5) As examples of the above, the book features miscarriages of justice both in and outside of the legal setting, the loss of innocence and people doing what they think they have to to be a part of society, of family, of their group. Going along with one and going against another because the obligations are hard to juggle, big and small actions that effect everybody slowly making dents in the overall consciousness but nevertheless trying to move past things that can’t be undone. No matter the atrocities the living always try to move on continuously repeating things they’d rather not happen to them in the quest of making life more acceptable and bearable, but to do so they have to forget to an extent and have the ability to normalize atrocity. Black and White also symbolizes death and paying respect to it, traditionally Black in Western society and White in Eastern – I was born in one and ethnically of the other so wearing both fully fits the significance of this outfit.

6) Accessories – The headpiece features a Black centre and wings, the whole thing is Silver coloured and I’ve worn it on my head as per the expression “it’s a sin to kill a mockingbird” and wings representing freedom, it pays tribute to all those wronged. If I had to be justice I certainly wouldn’t be blind/folded in any way and neither was the original Lady Justice, the goddess going back through time a morph of The Maid/Daughter whose divinity i.e created from truth guaranteed her impartiality (ironically enough the original non-blinded personification has been maintained atop London’s Old Bailey). Also interesting to note, many goddesses throughout the world and eras carried a bird.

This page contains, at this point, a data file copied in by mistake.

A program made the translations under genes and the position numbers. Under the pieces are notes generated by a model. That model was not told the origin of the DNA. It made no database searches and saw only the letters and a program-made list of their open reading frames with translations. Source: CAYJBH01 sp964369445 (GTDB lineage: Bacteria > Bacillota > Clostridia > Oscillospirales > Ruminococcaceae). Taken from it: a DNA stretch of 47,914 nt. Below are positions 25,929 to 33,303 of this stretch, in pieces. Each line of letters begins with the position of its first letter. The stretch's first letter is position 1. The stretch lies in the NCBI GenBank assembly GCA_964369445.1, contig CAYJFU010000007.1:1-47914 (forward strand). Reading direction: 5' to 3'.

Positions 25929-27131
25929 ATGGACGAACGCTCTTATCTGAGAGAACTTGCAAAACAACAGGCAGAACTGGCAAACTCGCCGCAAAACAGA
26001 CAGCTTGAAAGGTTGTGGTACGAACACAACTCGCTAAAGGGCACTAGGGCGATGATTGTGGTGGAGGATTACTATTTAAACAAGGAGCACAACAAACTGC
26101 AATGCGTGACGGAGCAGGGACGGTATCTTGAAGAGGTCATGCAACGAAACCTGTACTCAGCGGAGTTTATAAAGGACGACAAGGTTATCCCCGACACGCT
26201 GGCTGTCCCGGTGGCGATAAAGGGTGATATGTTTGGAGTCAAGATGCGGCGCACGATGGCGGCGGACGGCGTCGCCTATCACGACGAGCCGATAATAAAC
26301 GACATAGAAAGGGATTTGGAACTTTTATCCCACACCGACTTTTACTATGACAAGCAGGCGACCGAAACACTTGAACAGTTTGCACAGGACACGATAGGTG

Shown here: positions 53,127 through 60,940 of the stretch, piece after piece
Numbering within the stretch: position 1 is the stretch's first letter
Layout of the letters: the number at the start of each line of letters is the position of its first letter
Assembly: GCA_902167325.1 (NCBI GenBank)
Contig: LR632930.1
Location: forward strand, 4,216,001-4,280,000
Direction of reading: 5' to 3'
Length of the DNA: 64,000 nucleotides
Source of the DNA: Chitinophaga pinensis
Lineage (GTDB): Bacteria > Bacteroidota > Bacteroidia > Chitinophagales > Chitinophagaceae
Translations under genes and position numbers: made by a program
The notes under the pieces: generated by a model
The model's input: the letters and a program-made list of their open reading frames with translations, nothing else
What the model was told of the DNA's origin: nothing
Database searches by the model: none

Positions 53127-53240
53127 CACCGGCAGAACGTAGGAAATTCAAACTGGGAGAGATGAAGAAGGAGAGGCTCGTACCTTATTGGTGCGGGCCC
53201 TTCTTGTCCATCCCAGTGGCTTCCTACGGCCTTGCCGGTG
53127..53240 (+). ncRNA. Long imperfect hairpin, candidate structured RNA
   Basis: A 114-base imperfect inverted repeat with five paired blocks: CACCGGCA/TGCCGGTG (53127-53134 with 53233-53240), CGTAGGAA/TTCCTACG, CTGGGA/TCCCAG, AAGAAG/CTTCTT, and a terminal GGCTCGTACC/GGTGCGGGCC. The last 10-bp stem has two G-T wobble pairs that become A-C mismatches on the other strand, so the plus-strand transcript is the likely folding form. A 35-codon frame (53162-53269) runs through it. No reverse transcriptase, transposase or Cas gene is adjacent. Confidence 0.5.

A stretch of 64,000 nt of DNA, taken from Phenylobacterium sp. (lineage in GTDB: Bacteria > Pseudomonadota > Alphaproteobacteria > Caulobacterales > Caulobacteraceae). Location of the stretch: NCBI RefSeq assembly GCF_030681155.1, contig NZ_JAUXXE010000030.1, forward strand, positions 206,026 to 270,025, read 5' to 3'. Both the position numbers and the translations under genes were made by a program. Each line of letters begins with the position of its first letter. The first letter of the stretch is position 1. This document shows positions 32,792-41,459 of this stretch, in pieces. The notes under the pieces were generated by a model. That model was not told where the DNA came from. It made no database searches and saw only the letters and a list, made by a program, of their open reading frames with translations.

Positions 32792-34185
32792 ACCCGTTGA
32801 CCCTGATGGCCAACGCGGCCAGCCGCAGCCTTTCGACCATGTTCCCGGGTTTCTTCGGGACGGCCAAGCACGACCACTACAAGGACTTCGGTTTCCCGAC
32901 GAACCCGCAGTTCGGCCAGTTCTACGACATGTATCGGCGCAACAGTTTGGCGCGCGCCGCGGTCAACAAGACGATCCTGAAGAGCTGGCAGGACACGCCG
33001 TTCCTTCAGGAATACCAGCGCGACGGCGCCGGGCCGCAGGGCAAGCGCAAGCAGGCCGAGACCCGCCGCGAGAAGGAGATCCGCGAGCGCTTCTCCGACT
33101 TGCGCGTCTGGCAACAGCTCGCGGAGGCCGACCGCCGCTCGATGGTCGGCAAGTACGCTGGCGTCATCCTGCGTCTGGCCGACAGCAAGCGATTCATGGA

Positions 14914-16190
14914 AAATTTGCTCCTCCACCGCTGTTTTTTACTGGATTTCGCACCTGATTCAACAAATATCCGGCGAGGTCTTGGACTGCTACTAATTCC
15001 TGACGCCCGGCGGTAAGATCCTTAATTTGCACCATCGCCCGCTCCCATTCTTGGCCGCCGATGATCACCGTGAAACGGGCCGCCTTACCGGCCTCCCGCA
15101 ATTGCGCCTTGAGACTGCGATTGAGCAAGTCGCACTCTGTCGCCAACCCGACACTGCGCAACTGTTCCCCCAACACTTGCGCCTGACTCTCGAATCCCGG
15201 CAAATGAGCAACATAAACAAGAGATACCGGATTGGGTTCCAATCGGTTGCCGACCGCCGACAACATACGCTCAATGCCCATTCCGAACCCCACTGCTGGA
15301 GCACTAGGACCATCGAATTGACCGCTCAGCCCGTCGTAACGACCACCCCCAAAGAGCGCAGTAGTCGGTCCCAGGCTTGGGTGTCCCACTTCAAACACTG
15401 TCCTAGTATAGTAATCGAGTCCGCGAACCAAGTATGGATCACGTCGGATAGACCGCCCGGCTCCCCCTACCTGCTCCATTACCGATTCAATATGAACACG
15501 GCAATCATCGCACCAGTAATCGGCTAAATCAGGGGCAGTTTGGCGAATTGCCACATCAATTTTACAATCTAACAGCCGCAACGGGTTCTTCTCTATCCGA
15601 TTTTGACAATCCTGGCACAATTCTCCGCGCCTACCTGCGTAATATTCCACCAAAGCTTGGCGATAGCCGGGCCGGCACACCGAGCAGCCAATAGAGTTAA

Book Fashion Stripes Zebra Sin to Kill a Mockingbird Animal Farm Review Commentar

Notable uses of symbolism in the book

The father playing the righteous lawyer, he is widowed and named after a number of classical philosophers. The name Atticus interestingly enough is also famous as the name for both the father-in-law and daughter that the general Agrippa married. I remember reading about his strategies. On the whole the name is a carry through from the classical Graeco-Roman empire representing ‘enlightenment’ for the chosen few e.g. what is still thought of as fairness and democracy. A double edged sword of a name given it’s prominence amongst those who were a part of a long line of peoples subjugating (or from their point of view, liberating and improving) much of Africa, reminds me of the way Cecil Rhodes is lauded here.